Gold Crown, probably made in
Gondar, Ethiopia, around 1740
© Victoria and Albert Museum, London
Golden Chalice made by Walda Giyorgis in
Gondar, Ethiopia, 1735-40
© Victoria and Albert Museum, London
...the British Army entrusted to our command completely defeated the Army of Theodore at Arogie on the 10th April. The European captives were all then released; and on the 13th, Theodore having unwisely refused to submit to the mercy of the Queen of England, the aniba of [Magdala] was stormed and taken, and Theodore was found dead within. By our order, [Magdala] was burned, and left a blackened rock, as a warning to all who injure subjects of Her Majesty the Queen of England...the object of our coming having been by God’s blessing completed, we are now marching again to the coast.
Following the defeat of Abyssinian troops, British forces entered the Magdala fortress with the aim of collecting anything of value to be later auctioned off to raise money for the troops. They were accompanied by Richard Holmes, an assistant in the department of manuscripts at the British Museum, who removed a number of objects – manuscripts, regalia, religious antiquities and other material – from the imperial treasury and from the Church of the Saviour of the World.
[At the nearby Dalanta Plain] on 20 and 21 April, the British military authorities held a two-day auction to raise "prize money" for the troops. "Bidders", Stanley states, "were not scarce for every officer and civilian desired some souvenir", among them "richly illuminated Bibles and manuscripts". Holmes, acting on behalf of the British Museum, was one of the principal purchasers. Stanley describes him "in his full glory", for, "armed with ample funds, he out-bid all in most things." Colonel Frazer, buying for a regimental mess "ran him hard", and "when anything belonging personally to Theodore was offered for sale, there were private gentlemen who outbid both".
This officially organised sale raised a total of £5,000, which assured each enlisted man "a trifle over four dollars".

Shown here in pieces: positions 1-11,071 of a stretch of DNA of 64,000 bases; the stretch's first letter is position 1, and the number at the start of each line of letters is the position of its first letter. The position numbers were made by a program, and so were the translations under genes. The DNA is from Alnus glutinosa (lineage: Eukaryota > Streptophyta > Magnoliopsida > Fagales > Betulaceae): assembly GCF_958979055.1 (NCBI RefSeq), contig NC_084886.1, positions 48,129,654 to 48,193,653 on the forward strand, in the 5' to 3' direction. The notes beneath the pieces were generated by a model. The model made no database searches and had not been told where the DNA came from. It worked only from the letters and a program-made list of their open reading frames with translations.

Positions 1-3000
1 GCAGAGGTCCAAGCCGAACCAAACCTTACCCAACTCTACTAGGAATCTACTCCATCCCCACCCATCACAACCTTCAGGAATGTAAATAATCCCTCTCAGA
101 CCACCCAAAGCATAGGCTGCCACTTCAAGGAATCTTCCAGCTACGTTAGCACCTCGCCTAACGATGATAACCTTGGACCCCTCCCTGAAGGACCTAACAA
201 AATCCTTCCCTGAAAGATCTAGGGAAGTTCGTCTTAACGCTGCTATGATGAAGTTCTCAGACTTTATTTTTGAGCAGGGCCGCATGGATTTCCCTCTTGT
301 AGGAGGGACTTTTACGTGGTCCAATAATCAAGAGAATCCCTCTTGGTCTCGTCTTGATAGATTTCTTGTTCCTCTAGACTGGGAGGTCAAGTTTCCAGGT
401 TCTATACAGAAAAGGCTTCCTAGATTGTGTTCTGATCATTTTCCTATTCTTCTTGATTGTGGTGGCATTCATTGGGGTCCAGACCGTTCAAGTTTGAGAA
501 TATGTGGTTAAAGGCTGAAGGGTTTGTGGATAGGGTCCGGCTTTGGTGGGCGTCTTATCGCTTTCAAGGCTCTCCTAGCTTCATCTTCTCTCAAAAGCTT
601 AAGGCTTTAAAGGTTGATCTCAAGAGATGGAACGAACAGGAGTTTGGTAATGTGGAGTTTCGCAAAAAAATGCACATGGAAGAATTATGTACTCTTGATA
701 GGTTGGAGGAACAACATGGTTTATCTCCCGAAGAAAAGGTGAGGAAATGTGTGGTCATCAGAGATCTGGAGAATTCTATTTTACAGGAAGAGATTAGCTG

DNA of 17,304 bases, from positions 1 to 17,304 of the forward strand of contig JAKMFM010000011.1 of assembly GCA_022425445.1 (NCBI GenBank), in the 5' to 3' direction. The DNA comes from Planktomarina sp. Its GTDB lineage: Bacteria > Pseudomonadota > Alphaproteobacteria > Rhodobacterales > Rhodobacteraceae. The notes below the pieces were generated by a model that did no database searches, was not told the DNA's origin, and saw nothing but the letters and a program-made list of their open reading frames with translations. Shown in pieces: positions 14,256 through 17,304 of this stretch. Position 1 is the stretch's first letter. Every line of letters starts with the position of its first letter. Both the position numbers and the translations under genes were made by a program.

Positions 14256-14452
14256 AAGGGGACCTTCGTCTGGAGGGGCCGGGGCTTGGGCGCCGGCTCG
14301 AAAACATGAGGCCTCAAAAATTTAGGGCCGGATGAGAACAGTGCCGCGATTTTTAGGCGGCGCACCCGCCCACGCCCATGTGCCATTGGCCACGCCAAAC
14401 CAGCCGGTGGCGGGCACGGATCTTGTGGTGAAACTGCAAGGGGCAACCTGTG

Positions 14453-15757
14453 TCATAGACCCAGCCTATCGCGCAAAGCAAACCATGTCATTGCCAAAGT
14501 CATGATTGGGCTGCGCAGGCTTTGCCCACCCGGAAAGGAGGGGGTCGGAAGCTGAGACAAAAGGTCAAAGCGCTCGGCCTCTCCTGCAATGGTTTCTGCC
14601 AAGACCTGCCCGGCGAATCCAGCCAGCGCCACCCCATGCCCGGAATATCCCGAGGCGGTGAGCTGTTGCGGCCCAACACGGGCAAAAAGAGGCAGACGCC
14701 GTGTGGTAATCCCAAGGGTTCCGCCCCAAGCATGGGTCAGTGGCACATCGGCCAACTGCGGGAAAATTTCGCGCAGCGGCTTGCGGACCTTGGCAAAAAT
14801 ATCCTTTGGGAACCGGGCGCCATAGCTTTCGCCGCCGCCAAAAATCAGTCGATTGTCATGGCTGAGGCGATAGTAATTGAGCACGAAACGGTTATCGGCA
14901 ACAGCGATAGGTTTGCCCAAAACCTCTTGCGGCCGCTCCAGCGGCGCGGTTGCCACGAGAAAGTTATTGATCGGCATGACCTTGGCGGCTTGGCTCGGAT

All Abyssinians are bad, all cruel, all treacherous; all they require, is the opportunity. Everyone has in him qualities of a- Theodoras; give one power, he will, as a rule, soon show himself in his true colours. The first thing he will do will he to cut off the hands and feet of even his best friend if he believes that at any time he may prove “dangerous.'’
They follow to a nicety in that respect the maxim that "a prevention is better than cure.” It is natural that an Abyssinian prefers shortening his friend's extremities to undergoing that process himself.
Every one seeks to be the best man, and will often struggle hard to obtain the supremacy. Should the King be no more, every petty chief will be in arms; hundreds of pretenders will be on all sides, and until one is strong enough to make himself respected and impose his will on others there will he no safety for life or property. Abyssinia will be deluged with blood, and anarchy reign supreme over the whole land. Before Abyssinia again accepts a ruler it would necessarily take some time; during that period what would become of the Europeans in this country? All those in Debra Tabor, if spared by the King, would be murdered by the peasantry; their chance is poor indeed.
...Let us admit the best, and suppose that Menilek or Wagshum are the conquerors; what assurance have we that they will allow us to leave the country, even that we would not be worse treated than we are now? None at all!
On [his mother's] request the Prince was brought to England under the guardianship of Captain Speedy, an army officer who had spent time in Abyssinia and spoke Amharic. Speedy took Alamayou to the Isle of Wight where he was introduced to Queen Victoria, whose family spent summers on the island. The Prince made a strong impression on Victoria and, with her support, received an English education.
Wearing Ethiopian dress, he stands over a reclined unidentified African man, with a spear in his hand, apparently playing out a fantasy of conquest (the photograph has been titled ‘Spear or spare’). The mount carries the handwritten caption ‘Báshá Félíka’ meaning ‘speedy’; the Amharic name given to Speedy by Tewodros.
Speedy’s relationship with the Ethiopian people is also reflected in a small collection of objects given to the Museum by his goddaughter in 1936...
Further items formerly in the collection of Speedy are held by the British Museum.
His was no happy life, full of difficulties of every kind, and he was so sensitive, thinking that people stared at him because of his colour, that I fear he would never have been happy.
Very grieved & shocked to hear by telegram, that good Alamayou had passed away this morning. It is too sad! All alone, in a strange country, without a single person or relative belonging to him […] Everyone is sorry.
"a pretty, polite, graceful boy with beautiful eyes and a nice nose and nice teeth, though the lips are slightly thick...there is nothing whatever of the Negro about him."
“How do you think your ancestors got these? Do you think they paid a fair price? Or did they take it… like they took everything else?”
Scientific Researcher, Independent Historian, and Co-Founder of Black Research Central
In-Depth Info on History and Science from another perspective.